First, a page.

They started on March 30, the commemoration of Land Day, which marks the events of March 30, 1976, when Israeli police shot and killed six Palestinian citizens of Israel as they protested against the Israeli government’s expropriation of land.
The Great March of Return protests call for the right of return of Palestinian refugees, a right enshrined in international law, and the end of the siege imposed on the Gaza Strip by Israel and Egypt for over a decade, which has caused suffering to the Palestinians living there.
Around two-thirds of the Palestinians living in the Strip are refugees, more than 80 percent of the population relies on humanitarian aid.
According to the UN, the Gaza Strip will be unlivable by 2020.
Of them, 141 were killed during demonstrations, including 28 children, one woman, two journalists, three paramedics and three differently abled people.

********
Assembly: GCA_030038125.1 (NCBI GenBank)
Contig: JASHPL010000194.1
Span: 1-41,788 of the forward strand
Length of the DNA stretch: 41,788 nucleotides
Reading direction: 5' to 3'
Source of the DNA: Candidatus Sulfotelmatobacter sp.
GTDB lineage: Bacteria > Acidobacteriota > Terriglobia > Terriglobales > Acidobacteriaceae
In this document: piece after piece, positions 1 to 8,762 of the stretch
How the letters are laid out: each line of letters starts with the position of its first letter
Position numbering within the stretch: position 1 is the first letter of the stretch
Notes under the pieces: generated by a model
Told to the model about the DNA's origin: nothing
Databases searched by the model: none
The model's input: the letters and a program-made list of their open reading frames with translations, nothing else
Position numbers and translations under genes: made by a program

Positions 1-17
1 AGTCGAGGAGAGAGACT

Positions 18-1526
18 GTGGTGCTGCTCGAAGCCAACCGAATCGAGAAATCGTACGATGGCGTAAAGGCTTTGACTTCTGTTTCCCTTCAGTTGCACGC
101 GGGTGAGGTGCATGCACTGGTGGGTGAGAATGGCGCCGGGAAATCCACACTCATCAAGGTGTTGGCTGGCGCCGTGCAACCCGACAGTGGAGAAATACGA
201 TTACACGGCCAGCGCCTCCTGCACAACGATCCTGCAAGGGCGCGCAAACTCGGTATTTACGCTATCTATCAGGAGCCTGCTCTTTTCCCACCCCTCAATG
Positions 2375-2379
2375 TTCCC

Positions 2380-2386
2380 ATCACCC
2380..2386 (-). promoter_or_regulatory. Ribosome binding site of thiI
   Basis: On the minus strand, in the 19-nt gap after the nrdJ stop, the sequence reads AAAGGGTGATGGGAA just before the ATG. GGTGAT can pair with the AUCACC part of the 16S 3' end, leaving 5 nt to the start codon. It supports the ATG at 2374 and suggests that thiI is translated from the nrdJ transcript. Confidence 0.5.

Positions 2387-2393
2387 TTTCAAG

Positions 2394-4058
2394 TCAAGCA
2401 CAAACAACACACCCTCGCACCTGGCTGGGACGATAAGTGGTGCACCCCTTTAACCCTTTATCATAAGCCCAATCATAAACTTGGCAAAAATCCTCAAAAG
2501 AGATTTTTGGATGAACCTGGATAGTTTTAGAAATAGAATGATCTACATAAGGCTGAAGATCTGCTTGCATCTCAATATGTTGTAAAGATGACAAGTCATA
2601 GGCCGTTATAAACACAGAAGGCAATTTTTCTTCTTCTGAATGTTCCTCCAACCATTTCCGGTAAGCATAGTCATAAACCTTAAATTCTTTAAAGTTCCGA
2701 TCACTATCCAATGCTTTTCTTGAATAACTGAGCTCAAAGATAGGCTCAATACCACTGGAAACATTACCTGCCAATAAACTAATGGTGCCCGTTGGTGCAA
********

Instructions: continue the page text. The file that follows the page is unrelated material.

Another 9,970 were injured, including 1,815 children, 419 women, 114 paramedics, and 105 journalists. Of those injured, 5,645 were hit by live fire, including 919 children and 113 women.
One Israeli soldier has died after being shot on July 20, 2018, during the protests.
Mohammed Zaanoun, a photographer and videographer, has been documenting the protests since the first day.
He was himself injured during a protest when shrapnel penetrated his hands.
His brother, who is a cameraman, was also injured by a live bullet while covering the protests.
But for him, the most difficult thing to witness is “when the sniper shoots at unarmed children for no reason, and then to see the mothers saying farewell to them”.
Occupying forces also deliberately target journalists, Zaanoun says.
“There is always a danger, so every Friday I feel that I will not return home. I always think of going for a trip outside the country but this is difficult because of the siege and the closure of the crossings. I feel very sad and I go every day to the sea to lessen the frustration.
“With my photos, I hope that the world will see the truth about what is happening in Gaza.”